Garden Project


Garden News!

October 3rd, the garden’s first Mulch-A-Thon, was a special day in many respects. Yvette Shelton had picked a day of sunshine and low humidity. Perfect. We had 3 drivers who volunteered their pickup trucks (Randy Cook, Dan Christianson, and Carroll Shelton) to each get a cubic yard of mulch from Whittlesey Landscaping, exactly how many cubic yards the garden needed. We had impressive signs provided by Betsy Landaker to direct people where to sign up and to let anyone passing by the corner of Wells Branch and Wells Port know that our church had an active garden. We had juice, coffee, donuts, and bananas provided by Betsy and Tina Tarbox and set up by Betsy and Mary Graf. And best of all we had a total of 7 more people to help shovel and spread mulch – Annie Callahan, Beth Davis, Carol Harris, Steve Landsman, Chris Lintz, Simon Nichols, and June Oliver. Jim Rigby came by to admire the results.

The garden paths look great. Stop by and see. The best part is the mulch should last a year. We’ll see if Yvette can choose another glorious day for next October’s mulch spreading event.

The St Andrew’s garden is growing! Any food that is prepared is given to homeless coming for showers that evening.

“Winter gardens are a lot more fun than summer gardens” says Yvette Shelton, caretaker for St. Andrew’s garden. “The weather is cooler, and the bugs are fewer.”

The St. Andrew’s garden is large and takes a lot of work. Yvette would love help caring for it. The garden supplies fresh produce for the COME/food pantry. She expects to plant lettuce, carrots, and broccoli in the fall/winter garden.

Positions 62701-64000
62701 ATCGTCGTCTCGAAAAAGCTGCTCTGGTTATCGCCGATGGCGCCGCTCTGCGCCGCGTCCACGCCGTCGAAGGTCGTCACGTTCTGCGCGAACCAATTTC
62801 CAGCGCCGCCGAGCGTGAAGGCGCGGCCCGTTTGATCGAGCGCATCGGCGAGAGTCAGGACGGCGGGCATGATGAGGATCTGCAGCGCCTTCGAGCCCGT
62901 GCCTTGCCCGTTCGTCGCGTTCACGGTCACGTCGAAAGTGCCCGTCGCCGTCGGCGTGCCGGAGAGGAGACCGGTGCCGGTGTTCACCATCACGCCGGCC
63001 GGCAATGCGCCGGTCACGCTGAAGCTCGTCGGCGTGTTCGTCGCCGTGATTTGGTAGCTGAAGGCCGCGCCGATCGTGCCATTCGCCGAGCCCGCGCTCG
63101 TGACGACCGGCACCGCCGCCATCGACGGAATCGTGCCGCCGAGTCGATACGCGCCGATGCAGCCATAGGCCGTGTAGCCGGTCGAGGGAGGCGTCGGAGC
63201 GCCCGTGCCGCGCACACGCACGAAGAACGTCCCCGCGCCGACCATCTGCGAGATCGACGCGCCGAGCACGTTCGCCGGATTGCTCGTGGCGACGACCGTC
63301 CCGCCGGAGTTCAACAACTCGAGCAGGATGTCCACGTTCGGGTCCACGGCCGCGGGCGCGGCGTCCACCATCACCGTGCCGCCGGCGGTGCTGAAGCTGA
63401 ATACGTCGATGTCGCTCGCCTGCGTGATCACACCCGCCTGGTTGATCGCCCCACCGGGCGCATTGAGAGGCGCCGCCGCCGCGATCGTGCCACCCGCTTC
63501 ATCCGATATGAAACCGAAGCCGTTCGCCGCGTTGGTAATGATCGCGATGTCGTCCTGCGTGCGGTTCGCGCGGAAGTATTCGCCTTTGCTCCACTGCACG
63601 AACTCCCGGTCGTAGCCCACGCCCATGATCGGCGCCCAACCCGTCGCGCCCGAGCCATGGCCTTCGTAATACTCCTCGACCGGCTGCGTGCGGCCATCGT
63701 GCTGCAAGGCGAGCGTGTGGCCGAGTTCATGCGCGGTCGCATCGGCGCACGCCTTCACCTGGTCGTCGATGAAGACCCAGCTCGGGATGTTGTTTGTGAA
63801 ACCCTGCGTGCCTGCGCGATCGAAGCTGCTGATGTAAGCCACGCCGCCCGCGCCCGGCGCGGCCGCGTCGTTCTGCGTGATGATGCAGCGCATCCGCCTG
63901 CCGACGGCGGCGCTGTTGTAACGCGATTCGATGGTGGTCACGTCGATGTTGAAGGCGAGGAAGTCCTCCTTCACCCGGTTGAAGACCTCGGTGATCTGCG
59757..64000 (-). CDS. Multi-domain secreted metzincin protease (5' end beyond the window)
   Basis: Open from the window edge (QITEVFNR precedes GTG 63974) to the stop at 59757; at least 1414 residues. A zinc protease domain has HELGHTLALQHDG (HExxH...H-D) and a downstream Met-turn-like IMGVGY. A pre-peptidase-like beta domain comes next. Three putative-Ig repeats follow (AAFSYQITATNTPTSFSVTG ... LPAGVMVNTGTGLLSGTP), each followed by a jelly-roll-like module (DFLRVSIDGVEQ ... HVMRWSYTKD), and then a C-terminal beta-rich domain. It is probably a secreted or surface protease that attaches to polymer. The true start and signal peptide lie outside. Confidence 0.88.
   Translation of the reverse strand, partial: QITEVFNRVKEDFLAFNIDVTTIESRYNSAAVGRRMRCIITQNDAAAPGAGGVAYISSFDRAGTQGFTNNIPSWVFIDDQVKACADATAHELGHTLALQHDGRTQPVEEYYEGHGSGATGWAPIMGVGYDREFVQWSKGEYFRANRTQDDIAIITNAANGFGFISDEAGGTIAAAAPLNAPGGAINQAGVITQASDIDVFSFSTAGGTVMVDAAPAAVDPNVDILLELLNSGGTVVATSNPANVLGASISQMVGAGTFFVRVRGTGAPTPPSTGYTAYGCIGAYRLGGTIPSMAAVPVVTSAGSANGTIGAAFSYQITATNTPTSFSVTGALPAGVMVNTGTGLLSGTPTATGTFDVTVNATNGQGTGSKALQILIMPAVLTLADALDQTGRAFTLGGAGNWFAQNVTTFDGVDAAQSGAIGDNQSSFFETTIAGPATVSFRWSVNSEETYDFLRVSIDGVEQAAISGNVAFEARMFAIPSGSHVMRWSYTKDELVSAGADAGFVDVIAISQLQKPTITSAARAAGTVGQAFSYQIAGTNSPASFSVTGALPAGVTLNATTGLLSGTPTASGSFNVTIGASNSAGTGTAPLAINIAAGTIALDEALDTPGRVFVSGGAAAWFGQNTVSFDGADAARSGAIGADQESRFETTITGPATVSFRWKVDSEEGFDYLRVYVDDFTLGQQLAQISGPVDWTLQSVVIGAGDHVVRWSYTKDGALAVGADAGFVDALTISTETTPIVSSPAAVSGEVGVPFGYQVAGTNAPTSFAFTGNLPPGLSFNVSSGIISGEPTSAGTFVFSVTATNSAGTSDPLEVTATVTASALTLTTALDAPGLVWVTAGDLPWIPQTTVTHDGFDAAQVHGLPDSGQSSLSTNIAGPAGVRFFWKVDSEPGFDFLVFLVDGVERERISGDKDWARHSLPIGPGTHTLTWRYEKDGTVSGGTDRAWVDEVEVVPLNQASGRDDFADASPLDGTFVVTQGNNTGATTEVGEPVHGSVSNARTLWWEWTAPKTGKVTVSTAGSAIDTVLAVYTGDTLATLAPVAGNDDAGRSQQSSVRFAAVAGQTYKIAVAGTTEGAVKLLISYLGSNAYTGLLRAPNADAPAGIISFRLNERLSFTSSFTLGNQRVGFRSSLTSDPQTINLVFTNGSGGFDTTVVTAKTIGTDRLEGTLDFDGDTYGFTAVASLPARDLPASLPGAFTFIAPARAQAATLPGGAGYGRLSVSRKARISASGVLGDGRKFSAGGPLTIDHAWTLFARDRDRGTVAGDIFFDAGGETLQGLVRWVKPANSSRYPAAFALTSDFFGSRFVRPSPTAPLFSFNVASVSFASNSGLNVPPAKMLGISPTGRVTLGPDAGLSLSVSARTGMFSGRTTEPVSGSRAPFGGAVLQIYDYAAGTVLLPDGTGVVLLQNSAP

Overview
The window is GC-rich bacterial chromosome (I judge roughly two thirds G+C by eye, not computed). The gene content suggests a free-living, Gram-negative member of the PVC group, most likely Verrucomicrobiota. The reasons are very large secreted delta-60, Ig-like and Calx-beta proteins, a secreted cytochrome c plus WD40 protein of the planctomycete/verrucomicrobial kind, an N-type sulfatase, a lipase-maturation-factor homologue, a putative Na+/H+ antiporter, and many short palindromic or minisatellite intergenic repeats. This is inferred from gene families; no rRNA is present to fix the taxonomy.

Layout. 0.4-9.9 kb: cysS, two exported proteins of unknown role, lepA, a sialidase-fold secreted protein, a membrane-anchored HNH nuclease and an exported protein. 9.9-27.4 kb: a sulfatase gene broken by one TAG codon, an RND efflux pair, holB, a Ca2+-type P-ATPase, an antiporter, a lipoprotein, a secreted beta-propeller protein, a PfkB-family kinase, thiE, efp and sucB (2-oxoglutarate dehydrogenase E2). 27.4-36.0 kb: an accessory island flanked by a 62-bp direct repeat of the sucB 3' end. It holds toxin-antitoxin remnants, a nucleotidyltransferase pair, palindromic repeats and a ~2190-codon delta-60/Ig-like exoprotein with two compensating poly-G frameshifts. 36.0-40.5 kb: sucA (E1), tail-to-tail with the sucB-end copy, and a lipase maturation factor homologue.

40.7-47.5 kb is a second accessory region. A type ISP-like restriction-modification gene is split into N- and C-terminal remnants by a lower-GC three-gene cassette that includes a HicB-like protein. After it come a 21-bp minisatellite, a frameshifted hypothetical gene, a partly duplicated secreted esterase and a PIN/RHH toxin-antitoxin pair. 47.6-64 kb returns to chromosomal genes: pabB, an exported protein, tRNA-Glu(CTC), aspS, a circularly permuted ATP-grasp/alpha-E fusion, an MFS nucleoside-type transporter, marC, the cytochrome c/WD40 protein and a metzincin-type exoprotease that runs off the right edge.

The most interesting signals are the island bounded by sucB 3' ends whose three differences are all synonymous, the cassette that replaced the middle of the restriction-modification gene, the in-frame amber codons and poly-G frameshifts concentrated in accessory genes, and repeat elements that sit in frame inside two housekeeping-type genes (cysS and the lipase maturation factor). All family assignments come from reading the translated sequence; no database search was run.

So what might one do if you’re interested in helping? First, be prepared for the beauty of Mother Nature, but bring supplies to make it easier to work with her!  Gloves, garden tools, sturdy shoes or boots are helpful. Yvette can be at the garden between 7:15 and 8:00pm on Tuesday evenings to get you started. You may find yourself weeding, one of the never ending gardening chores. Or applying mulch. Or helping keep the walkways clear from the Bermuda grass which likes to invade the garden areas. Or maybe even planting some seeds and seedlings.

If you’d like to help in a different way, and you have a truck, Yvette would appreciate someone to get a cubic yard of mulch from Whittlesey and bring it to the garden. There is money in the garden fund to pay for it. THEN, if someone can coordinate high school students/volunteers to be at the garden with shovels to unload it, Yvette says we could make the garden trails look super nice and have a much easier time getting rid of Bermuda grass. Yvette thinks this project should be in October, when it’s cooler.

Of course the most fun will be harvesting once the garden is producing. The COME/pantry clients really appreciate fresh produce.

The Sustainable Food Center could be a source of compost, mulch, seeds, and seedlings, if you don’t mind doing all the paperwork. You wouldn’t get your hands dirty and you would be helping the garden.

Yvette may be reached at